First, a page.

d and depot at Stevenson until relieved by Major Granger, who was directed, as soon as practicable,ut noon of the nineteenth to report to Major-General Granger at Rossville, which he did at daylightbably the army routed. Fortunately, Major-General Granger, whose troops had been posted to covernduct at the battle of Chickamauga. Major-General Granger, by his promptitude, arrived and carrie time that Wood took up his position, General Gordon Granger appeared on my left flank at the head en proceeded to Rossville, accompanied by Generals Granger and Garfield, and immediately prepared to the brigade in the Gap. McCook's brigade of Granger's corps was also posted as a reserve to the b A division of the reserve corps, under General Granger, was at Rossville, four miles from the leitchell's,) reserve corps, with whom came General Granger. Steedman arrived at ten minutes past twme was occupied in reaching Thomas, where General Granger, commanding the reserve, and General Stee[6 more...]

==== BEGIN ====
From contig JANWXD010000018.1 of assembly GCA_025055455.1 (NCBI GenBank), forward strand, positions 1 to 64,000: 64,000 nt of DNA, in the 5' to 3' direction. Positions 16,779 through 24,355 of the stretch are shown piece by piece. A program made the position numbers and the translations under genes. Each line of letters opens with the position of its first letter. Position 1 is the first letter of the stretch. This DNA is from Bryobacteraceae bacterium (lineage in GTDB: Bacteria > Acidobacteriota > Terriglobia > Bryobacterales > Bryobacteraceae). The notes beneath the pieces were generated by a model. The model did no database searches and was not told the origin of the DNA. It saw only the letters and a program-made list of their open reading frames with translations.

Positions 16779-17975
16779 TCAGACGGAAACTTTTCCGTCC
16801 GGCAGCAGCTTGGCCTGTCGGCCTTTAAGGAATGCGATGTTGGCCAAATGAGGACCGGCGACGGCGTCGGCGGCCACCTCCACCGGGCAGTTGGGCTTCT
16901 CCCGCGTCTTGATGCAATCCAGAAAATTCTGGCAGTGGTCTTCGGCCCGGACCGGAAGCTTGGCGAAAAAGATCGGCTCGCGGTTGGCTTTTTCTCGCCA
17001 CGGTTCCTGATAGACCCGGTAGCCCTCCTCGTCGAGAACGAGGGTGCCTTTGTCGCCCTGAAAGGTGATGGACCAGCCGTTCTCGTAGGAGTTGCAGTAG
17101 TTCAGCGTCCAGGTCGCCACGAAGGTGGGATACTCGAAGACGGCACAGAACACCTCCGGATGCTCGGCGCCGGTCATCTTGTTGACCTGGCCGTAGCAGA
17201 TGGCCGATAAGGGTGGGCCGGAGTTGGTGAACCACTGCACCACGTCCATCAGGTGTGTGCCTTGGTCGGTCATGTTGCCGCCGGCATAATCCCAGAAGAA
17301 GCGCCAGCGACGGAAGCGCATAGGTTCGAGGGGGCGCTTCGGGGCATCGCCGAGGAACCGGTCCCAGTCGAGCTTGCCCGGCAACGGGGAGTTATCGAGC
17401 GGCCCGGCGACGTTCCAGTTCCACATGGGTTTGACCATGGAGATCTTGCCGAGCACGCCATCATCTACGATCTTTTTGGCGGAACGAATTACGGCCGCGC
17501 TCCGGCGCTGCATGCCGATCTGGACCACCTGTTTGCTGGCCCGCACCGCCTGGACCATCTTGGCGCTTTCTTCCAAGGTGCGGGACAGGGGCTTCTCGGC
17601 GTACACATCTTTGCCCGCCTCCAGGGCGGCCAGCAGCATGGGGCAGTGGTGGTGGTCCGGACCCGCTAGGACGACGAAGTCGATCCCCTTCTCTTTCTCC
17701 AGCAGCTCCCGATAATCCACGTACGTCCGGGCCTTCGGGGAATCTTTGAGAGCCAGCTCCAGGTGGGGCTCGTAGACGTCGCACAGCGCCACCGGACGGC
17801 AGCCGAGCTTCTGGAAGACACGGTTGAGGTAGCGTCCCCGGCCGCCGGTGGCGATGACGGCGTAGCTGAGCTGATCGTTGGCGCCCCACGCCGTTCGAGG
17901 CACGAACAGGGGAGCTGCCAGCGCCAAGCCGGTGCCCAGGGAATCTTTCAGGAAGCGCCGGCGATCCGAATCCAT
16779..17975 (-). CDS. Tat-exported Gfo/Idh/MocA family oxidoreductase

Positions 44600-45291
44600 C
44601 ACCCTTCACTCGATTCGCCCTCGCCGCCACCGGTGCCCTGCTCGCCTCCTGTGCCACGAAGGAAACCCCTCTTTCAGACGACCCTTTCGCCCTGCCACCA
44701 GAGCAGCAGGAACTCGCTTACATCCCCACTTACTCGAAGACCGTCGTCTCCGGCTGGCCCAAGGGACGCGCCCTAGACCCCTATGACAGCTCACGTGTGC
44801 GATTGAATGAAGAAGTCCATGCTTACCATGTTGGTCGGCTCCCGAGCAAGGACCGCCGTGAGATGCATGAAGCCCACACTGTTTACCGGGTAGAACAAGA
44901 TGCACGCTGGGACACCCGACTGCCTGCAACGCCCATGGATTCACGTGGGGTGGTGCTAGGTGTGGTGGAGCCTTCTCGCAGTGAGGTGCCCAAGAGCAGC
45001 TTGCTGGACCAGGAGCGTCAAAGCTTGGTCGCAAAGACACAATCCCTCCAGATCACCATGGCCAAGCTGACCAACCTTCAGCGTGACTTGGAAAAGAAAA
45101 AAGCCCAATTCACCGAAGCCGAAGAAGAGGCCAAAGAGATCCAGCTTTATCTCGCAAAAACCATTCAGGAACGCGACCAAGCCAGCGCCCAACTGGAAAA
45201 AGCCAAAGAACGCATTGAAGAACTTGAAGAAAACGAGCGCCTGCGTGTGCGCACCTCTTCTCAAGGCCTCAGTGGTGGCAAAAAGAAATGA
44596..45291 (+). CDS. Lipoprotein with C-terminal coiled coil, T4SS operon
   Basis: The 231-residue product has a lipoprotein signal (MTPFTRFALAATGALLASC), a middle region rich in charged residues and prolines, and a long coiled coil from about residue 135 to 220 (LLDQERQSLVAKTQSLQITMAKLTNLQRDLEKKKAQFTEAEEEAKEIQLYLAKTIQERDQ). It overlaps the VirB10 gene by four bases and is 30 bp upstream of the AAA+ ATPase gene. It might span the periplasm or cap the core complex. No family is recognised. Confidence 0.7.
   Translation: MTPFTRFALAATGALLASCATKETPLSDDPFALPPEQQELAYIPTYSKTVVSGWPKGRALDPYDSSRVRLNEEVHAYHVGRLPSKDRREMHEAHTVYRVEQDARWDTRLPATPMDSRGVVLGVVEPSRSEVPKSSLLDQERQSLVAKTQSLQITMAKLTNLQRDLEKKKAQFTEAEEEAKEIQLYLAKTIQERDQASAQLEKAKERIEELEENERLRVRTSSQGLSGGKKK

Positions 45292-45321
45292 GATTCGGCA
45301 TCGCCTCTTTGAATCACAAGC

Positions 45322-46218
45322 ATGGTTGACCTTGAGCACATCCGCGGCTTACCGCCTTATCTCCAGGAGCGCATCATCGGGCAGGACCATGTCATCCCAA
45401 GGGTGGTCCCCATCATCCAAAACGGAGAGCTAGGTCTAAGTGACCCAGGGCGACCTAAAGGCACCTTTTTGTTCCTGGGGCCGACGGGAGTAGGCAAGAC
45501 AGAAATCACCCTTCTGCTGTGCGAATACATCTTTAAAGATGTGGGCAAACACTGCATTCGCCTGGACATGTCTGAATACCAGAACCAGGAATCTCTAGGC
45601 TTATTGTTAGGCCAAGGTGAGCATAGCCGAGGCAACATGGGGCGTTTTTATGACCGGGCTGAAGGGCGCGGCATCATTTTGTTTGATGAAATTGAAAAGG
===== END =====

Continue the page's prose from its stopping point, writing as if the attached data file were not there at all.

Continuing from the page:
bly a regular officer of the old army, but Colonel Watkins, commanding cavalry here, in whom I have the utmost confidence, is of the opinion that they are spies, who have either forged or captured these orders. They can give no consistent account of their conduct. I want you to answer immediately my last despatch. It takes so long to get an answer from General Granger, at Triune, by signal, that I telegraphed General Robert Granger, at Nashville, for information. I also signalled General Gordon Granger. If these men are spies, it seems to me important that I should know it, because Forrest must be waiting their progress. General, I am your obedient servant, J. P. Baird, Colonel Commanding Post. The possession of the order said to have been given by General Rosecrans at once established the fact in General Rosecrans's mind that the men were spies, and he instructed his Chief of Staff to order a court-martial of them. The following is the order: No. 4. headquarters Depar